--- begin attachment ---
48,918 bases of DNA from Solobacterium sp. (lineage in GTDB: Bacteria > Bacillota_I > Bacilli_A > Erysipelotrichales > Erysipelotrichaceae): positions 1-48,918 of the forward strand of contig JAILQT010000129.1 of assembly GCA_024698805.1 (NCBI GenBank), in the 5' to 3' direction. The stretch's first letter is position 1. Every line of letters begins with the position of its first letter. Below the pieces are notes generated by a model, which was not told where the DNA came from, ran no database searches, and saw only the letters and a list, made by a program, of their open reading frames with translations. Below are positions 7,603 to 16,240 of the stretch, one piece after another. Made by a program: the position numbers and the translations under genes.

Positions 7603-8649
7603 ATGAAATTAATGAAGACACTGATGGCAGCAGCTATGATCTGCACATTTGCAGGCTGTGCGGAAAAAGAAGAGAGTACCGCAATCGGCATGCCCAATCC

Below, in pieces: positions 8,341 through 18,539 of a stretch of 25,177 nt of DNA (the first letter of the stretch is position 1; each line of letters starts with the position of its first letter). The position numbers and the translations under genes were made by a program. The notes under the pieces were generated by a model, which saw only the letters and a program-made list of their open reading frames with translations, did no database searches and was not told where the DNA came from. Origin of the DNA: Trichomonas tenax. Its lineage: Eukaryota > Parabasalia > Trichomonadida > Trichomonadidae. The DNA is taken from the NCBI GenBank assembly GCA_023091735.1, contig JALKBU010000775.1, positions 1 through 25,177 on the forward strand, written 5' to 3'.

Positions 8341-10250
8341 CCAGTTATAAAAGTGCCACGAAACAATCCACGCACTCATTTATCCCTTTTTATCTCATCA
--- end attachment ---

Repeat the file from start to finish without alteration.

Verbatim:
48,918 bases of DNA from Solobacterium sp. (lineage in GTDB: Bacteria > Bacillota_I > Bacilli_A > Erysipelotrichales > Erysipelotrichaceae): positions 1-48,918 of the forward strand of contig JAILQT010000129.1 of assembly GCA_024698805.1 (NCBI GenBank), in the 5' to 3' direction. The stretch's first letter is position 1. Every line of letters begins with the position of its first letter. Below the pieces are notes generated by a model, which was not told where the DNA came from, ran no database searches, and saw only the letters and a list, made by a program, of their open reading frames with translations. Below are positions 7,603 to 16,240 of the stretch, one piece after another. Made by a program: the position numbers and the translations under genes.

Positions 7603-8649
7603 ATGAAATTAATGAAGACACTGATGGCAGCAGCTATGATCTGCACATTTGCAGGCTGTGCGGAAAAAGAAGAGAGTACCGCAATCGGCATGCCCAATCC

Below, in pieces: positions 8,341 through 18,539 of a stretch of 25,177 nt of DNA (the first letter of the stretch is position 1; each line of letters starts with the position of its first letter). The position numbers and the translations under genes were made by a program. The notes under the pieces were generated by a model, which saw only the letters and a program-made list of their open reading frames with translations, did no database searches and was not told where the DNA came from. Origin of the DNA: Trichomonas tenax. Its lineage: Eukaryota > Parabasalia > Trichomonadida > Trichomonadidae. The DNA is taken from the NCBI GenBank assembly GCA_023091735.1, contig JALKBU010000775.1, positions 1 through 25,177 on the forward strand, written 5' to 3'.

Positions 8341-10250
8341 CCAGTTATAAAAGTGCCACGAAACAATCCACGCACTCATTTATCCCTTTTTATCTCATCA